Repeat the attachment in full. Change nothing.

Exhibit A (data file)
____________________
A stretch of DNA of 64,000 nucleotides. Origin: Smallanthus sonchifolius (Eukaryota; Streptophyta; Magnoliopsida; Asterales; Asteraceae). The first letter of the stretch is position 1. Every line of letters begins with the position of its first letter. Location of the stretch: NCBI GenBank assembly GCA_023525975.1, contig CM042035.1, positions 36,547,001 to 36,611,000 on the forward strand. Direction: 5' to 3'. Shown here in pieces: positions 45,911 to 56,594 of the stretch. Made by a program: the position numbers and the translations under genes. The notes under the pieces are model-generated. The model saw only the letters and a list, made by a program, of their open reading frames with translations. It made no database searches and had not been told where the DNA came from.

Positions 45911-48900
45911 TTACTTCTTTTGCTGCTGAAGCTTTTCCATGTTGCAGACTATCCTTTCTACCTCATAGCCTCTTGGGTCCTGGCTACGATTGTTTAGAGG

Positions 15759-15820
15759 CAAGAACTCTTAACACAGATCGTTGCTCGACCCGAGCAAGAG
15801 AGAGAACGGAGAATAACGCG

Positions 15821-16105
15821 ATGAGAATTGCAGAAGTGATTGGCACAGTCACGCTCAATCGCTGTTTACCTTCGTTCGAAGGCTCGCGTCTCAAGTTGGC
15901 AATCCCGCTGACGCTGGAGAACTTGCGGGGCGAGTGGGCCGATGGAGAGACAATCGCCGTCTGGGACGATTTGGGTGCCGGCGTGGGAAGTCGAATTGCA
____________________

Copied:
A stretch of DNA of 64,000 nucleotides. Origin: Smallanthus sonchifolius (Eukaryota; Streptophyta; Magnoliopsida; Asterales; Asteraceae). The first letter of the stretch is position 1. Every line of letters begins with the position of its first letter. Location of the stretch: NCBI GenBank assembly GCA_023525975.1, contig CM042035.1, positions 36,547,001 to 36,611,000 on the forward strand. Direction: 5' to 3'. Shown here in pieces: positions 45,911 to 56,594 of the stretch. Made by a program: the position numbers and the translations under genes. The notes under the pieces are model-generated. The model saw only the letters and a list, made by a program, of their open reading frames with translations. It made no database searches and had not been told where the DNA came from.

Positions 45911-48900
45911 TTACTTCTTTTGCTGCTGAAGCTTTTCCATGTTGCAGACTATCCTTTCTACCTCATAGCCTCTTGGGTCCTGGCTACGATTGTTTAGAGG

Positions 15759-15820
15759 CAAGAACTCTTAACACAGATCGTTGCTCGACCCGAGCAAGAG
15801 AGAGAACGGAGAATAACGCG

Positions 15821-16105
15821 ATGAGAATTGCAGAAGTGATTGGCACAGTCACGCTCAATCGCTGTTTACCTTCGTTCGAAGGCTCGCGTCTCAAGTTGGC
15901 AATCCCGCTGACGCTGGAGAACTTGCGGGGCGAGTGGGCCGATGGAGAGACAATCGCCGTCTGGGACGATTTGGGTGCCGGCGTGGGAAGTCGAATTGCA